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The California Homeless Youth Project
march newsletter update


About Us
The California Homeless Youth Project (HYP) is a non-partisan research and policy initiative of the California Research Bureau that highlights the issues and challenges faced by young people who are homeless or lack stable housing. For more information, please see our website.

HYP Video Wall
Video Wall
Check out our video wall featuring interviews with young people who have experienced homelessness, highlighting their experiences, aspirations, and ideas for change.

We're on Twitter!
The HYP is now on Twitter, and we're more active than ever sharing the latest research and publications from around the country. Be sure to follow us and send us a tweet!

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Update from The HYP
In February, The CA Homeless Youth Project went to the National Alliance to End Homelessness' Conference on Ending Youth & Family, where we presented on Effectively Collecting, Coordinating, and Using Youth Data. See slides and handouts from the presentation here, and read about the youth themes addressed at the conference here.

Latest Research
Counting Homeless Youth: City of San Jose Homeless Youth Census Survey By The National Alliance to End Homelessness (February 2012)
The City of San Jose, in partnership with nonprofit homeless research specialist Applied Survey Research (ASR), has adopted specialized strategies to include youth in its biennial Point-In-Time (PIT) count of homeless people. This effort began after local homeless youth and youth advocates argued that traditional PIT count strategies failed to identify young people and led to a consistent undercount of the homeless youth in the community. Using new approaches, San Jose completed its most recent count in 2011, identifying 601 unaccompanied homeless youth - well over the over the 373 youth counted in 2009.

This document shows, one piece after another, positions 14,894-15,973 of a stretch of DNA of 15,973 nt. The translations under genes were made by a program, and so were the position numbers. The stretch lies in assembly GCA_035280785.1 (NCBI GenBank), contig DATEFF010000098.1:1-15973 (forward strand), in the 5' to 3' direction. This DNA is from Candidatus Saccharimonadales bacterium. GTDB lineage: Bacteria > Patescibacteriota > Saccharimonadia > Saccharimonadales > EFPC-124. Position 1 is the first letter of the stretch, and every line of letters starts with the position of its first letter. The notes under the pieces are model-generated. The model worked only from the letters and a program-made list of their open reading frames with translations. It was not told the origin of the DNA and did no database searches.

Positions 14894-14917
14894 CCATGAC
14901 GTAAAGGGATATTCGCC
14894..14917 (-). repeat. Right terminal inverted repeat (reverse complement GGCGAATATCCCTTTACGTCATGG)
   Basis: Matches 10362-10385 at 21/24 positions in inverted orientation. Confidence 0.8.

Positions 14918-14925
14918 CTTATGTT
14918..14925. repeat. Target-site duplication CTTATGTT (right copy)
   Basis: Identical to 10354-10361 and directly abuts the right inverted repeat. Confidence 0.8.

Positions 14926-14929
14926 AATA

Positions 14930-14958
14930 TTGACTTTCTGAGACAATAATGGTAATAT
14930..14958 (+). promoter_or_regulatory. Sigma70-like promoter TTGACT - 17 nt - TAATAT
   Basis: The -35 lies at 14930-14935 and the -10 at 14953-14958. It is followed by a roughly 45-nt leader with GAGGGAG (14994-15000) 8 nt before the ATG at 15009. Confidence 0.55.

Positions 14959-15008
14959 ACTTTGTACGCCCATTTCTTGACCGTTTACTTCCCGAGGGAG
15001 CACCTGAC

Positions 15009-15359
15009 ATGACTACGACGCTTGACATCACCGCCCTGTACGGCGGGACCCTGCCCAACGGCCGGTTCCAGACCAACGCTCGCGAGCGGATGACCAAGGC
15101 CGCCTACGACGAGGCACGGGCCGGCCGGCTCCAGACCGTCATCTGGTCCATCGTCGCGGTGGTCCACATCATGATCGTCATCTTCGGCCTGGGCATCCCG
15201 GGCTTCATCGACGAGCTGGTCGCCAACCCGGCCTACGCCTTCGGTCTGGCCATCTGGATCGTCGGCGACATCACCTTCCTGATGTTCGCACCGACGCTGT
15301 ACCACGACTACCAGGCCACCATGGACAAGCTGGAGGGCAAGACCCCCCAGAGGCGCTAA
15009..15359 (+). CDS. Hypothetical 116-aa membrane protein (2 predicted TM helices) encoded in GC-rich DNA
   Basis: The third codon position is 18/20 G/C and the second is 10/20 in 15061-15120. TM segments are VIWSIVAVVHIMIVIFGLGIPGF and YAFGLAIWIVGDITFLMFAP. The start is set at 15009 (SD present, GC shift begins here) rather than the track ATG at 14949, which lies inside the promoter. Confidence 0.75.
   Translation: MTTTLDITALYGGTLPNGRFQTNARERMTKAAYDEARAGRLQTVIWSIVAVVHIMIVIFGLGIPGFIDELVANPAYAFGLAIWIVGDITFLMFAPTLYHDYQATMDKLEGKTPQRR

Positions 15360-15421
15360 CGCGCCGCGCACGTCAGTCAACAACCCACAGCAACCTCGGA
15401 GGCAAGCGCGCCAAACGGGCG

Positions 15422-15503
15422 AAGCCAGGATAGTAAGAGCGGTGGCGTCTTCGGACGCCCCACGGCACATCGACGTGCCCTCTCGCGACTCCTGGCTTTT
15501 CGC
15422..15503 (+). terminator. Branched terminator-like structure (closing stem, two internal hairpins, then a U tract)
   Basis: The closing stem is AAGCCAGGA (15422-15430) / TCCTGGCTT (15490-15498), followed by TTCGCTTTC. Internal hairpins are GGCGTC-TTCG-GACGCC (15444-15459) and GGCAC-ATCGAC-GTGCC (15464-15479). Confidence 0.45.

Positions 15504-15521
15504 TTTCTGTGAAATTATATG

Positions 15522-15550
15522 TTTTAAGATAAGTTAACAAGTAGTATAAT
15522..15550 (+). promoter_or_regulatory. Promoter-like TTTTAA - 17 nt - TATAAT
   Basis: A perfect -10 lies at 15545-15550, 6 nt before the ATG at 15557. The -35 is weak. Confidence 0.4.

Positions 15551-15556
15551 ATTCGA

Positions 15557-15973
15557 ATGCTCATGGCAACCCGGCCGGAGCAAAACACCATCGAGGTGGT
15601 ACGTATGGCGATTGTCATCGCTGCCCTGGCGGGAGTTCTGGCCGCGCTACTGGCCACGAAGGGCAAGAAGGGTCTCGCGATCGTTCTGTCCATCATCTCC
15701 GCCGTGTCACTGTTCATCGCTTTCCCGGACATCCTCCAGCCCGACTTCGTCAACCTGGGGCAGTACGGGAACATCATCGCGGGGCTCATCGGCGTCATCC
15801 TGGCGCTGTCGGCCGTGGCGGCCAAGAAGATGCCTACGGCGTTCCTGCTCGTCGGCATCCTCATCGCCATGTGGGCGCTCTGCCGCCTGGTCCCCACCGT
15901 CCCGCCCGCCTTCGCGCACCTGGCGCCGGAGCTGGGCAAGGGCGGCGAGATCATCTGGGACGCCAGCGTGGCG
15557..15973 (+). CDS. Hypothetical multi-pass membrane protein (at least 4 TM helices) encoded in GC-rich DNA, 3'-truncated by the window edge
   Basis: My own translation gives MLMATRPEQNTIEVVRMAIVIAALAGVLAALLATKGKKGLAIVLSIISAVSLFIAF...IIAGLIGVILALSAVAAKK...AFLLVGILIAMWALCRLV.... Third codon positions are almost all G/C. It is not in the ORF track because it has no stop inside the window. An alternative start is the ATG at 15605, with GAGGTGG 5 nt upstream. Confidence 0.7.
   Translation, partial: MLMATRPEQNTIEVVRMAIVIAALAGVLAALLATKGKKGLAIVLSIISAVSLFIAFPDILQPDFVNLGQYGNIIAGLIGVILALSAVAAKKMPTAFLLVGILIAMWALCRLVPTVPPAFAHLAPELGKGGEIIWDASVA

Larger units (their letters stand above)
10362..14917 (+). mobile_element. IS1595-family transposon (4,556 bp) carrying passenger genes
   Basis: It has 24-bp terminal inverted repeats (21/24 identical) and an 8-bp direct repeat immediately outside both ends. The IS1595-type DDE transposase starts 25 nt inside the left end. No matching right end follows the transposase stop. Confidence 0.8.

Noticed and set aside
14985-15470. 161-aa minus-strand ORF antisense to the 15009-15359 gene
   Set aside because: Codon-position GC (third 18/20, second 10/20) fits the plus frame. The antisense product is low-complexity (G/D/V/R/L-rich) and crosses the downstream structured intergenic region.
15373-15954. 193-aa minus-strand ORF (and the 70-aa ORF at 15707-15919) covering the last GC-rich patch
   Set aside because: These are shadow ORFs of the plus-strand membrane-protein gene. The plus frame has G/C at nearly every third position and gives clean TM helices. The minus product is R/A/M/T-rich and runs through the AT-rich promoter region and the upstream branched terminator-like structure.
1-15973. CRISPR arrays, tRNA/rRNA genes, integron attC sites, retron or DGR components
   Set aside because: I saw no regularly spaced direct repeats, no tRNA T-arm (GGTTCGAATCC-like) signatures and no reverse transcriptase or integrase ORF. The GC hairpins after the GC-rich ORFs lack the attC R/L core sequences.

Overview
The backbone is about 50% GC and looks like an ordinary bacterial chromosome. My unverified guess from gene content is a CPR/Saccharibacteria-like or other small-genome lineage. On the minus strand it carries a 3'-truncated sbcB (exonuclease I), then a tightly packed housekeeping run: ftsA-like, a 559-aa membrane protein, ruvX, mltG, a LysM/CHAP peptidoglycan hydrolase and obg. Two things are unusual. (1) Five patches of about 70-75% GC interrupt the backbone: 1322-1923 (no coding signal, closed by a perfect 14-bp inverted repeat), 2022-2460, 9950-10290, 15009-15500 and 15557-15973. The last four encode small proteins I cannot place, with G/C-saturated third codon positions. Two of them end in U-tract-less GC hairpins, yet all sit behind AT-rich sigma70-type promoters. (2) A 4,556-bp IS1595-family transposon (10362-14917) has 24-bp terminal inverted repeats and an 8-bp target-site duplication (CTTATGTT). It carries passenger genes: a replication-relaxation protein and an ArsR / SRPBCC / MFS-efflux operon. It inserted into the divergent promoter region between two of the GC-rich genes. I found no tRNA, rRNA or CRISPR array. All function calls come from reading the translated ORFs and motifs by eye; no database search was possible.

A Cluster Analysis of Service Utilization and Incarceration Among Homeless Youth By The Homeless Hub (January 2012)
This paper examines service usage (e.g., shelters) as well as a typology of individuals most likely to use groupings of services among homeless youth. Results revealed that the majority of homeless youth have used food programs (66%) and street outreach (65%) on at least one occasion within the past year. Cluster analysis of services revealed four distinct groups: (1) basic survival service use, (2) multiple service use, (3) incarceration experience, and (4) minimal service use. These findings have the potential to provide important information that may assist with targeting services to homeless youth.

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